Matching Items (4)
Making Sustainability Sustainable: Best Practices for Implementation of Residential Composting in ASU Housing
Through Zero Waste at ASU, the Villas & Vista del Sol Community Compost Program (VVDS CCP) has been in operation for three years. Programs such as this one have been identified as a priority by the university due to the significance of food waste in the waste stream ASU produces and the opportunity to reduce climate impact by diverting this waste from landfill. However, the CCP has struggled to reach its participation targets throughout its time in operation and therefore ASU requires better understanding of marketing strategies that will lead to program success before investing in additional residential compost programs. This thesis addresses the fundamental question: What marketing and operational strategies are most effective within a residential composting program at Arizona State University? Using a combination of literature review, qualitative primary research, and experimentation, this thesis provides an explanation of how the university can effectively implement and grow residential composting programs.
As an AASHE Gold university, ASU engages its students, with varying success in adopting sustainable behaviors. The Susty Games pilot project was developed to make the adoption process both interesting and engaging for students. The project goal was to increase sustainable behaviors in ASU students’ daily lifestyles by demystifying and familiarizing them with such behaviors. Familiarization occurred by getting students out and into their communities practicing eight specific behaviors that reflect ASU’s Sustainability Operations focus areas: climate neutrality, zero waste, active engagement, and principled practice. The project subject was ASU students because human, incentive, and support resources are readily available and attainable to students. The main system complexities were marketing to potential participants and engaging game players throughout the duration of the game. Indicators of success were the number of new behaviors introduced to each participant by the game, and number of behaviors participants will repeat after the game.
There has been a clear distance between Greek life and sustainability goals on college campuses for years. One such reason for this issue is that students in Greek life do not have a formalized way of getting involved in sustainability with a group of like-minded individuals. This project seeks to bridge the gap between two groups (sustainability groups, and Greek life) who rarely end up collaborating. We decided to create a two part framework for starting an on campus organization that can be used to connect Greek Life and sustainability at any college across the United States. Our main methodology was recording our actions and resources over the course of two years of creating this organization from scratch. In addition to this, we created data driven results by conducting surveys to gain feedback and knowledge on opportunities for optimization of our organization. Finally, we travelled to University of Texas at Austin to compare our club’s similarities and differences, and optimize using our shared knowledge of Green Greeks. As a result of our research we have created a two part framework consisting of written analysis which contains best practices for this club as well as a corresponding cloud based information drive that contains a systematic approach to starting a successful organization on a college campus. The main implication of this project is to create a network of Green Greeks clubs across the U.S. University system so that Greek students can make incremental changes to their lives to help improve campus sustainability.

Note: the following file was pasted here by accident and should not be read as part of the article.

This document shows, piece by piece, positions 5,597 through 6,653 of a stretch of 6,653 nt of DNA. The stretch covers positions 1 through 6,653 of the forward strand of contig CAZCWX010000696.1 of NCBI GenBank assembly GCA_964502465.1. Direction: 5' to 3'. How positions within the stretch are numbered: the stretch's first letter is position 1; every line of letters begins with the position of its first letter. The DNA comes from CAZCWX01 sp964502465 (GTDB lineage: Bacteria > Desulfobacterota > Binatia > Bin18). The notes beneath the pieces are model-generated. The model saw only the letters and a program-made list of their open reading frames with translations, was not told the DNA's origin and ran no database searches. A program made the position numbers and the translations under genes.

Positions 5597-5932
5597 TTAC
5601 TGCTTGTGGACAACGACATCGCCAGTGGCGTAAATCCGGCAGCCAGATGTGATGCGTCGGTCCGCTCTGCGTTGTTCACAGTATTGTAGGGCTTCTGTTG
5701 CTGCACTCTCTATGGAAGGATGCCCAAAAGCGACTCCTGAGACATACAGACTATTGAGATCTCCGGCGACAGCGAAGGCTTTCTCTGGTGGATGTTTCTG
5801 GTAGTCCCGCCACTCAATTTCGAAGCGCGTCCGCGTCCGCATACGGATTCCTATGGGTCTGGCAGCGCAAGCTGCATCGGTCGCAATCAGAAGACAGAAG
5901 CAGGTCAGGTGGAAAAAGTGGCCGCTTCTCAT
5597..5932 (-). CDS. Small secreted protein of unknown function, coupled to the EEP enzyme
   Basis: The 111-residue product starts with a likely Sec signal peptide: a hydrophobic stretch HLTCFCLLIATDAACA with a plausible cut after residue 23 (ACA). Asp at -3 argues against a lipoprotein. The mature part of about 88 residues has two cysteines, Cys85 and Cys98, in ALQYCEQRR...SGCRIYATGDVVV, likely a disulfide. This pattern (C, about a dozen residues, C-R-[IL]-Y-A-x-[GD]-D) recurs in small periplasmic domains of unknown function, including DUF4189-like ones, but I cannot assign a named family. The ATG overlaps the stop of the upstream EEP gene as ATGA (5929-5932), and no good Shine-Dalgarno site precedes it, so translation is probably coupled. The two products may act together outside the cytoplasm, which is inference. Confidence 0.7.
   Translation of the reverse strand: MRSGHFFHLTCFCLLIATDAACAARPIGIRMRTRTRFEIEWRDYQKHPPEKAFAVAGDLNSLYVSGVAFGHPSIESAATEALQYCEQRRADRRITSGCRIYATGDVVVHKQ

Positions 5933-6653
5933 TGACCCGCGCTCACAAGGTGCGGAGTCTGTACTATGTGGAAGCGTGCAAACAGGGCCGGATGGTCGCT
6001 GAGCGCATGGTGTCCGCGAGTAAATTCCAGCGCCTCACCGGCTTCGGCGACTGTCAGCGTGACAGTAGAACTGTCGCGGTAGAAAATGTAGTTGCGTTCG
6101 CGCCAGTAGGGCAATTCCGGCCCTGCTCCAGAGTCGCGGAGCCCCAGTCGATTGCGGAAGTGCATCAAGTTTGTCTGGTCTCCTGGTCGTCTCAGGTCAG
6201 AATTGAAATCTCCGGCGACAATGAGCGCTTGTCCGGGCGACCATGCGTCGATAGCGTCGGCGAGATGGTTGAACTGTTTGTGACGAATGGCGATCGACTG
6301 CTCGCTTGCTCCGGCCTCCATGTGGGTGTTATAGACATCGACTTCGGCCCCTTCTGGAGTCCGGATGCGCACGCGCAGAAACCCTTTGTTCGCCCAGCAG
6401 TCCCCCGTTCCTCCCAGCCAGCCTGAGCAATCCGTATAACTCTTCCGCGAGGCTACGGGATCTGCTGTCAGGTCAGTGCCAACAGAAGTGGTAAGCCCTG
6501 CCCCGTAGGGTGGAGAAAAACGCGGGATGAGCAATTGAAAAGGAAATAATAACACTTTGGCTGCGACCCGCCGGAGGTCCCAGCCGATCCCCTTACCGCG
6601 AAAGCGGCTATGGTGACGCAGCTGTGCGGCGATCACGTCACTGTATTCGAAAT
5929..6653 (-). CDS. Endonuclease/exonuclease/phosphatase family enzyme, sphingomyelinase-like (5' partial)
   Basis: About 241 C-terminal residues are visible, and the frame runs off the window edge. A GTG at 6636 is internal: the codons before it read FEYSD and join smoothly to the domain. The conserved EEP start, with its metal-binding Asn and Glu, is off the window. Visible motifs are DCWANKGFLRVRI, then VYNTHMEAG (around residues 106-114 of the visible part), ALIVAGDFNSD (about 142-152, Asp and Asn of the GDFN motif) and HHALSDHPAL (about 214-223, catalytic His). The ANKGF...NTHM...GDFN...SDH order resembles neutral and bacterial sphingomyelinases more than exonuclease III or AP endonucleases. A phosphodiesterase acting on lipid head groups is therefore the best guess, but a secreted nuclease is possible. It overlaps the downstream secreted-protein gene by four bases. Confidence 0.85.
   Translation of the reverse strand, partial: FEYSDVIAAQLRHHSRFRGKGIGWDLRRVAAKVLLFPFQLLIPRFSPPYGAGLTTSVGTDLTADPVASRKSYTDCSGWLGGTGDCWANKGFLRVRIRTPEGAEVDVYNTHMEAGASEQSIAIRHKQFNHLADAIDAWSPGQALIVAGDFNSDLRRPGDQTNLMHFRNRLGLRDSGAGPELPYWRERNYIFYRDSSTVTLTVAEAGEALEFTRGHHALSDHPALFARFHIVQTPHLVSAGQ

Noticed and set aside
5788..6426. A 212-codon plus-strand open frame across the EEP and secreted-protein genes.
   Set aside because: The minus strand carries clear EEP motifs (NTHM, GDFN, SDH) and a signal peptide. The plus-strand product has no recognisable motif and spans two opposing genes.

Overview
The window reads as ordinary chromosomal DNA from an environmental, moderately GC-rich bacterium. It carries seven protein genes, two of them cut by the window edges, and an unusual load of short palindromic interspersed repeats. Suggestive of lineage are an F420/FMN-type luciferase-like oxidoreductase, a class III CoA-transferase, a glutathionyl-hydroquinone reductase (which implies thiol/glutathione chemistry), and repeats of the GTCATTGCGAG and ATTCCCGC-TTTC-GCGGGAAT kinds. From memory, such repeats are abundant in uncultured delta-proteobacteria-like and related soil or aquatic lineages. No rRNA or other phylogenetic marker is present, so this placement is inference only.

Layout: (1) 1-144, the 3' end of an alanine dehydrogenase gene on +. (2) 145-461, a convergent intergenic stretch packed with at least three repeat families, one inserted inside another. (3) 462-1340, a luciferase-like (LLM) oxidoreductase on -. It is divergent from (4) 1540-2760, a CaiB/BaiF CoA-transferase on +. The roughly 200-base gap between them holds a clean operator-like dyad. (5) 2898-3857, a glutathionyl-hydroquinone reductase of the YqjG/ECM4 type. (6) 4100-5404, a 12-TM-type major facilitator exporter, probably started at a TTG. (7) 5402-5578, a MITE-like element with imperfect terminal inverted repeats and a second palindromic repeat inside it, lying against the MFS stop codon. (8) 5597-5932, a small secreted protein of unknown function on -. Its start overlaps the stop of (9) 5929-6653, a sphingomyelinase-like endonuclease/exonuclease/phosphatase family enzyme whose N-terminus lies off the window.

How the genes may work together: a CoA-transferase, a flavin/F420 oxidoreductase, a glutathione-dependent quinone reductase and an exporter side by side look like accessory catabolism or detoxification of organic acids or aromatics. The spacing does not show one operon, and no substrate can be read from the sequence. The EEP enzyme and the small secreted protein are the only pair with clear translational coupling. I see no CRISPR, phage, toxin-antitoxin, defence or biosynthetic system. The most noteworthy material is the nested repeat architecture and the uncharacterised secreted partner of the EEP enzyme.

This thesis is exploring the potential disconnect between the operational and cultural parts in the making of sustainability at Arizona State University (ASU) to find the disconnect in operational goals, student engagement, and thus student behavior in building sustainability at the university. To do so, I compare and contrast how ASU, Northern Arizona University (NAU), and the University of Arizona (UA) define, create, and demonstrate sustainability in their university’s culture and campus engagement programs. I first define what “culture” is in this study to provide context on how the word is being applied. Next, I assess how culture is reflected in the mission, vision, and/or goals of each university to set the tone for how the university intends to shape the culture of student experience through its services, as well as provide context where sustainability concepts may fit within. Then I assess what sustainability is demonstrated and defined as at each university. To thread each of these components together, I compare and contrast campus sustainability engagement programs at ASU, NAU, and UA based on the Sustainability Tracking, Assessment and Rating System (STARS) reports produced by The Association for the Advancement of Sustainability in Higher Education’s (AASHE), as engagement programs are a reflection of the university’s vision, goals, and values brought from theory to practice. My findings are demonstrated in the form of a policy analysis, followed by recommendations on closing the gap where engagement programs and opportunities are potentially missing. These recommendations are intended to advance a stronger culture of sustainability on campus at ASU.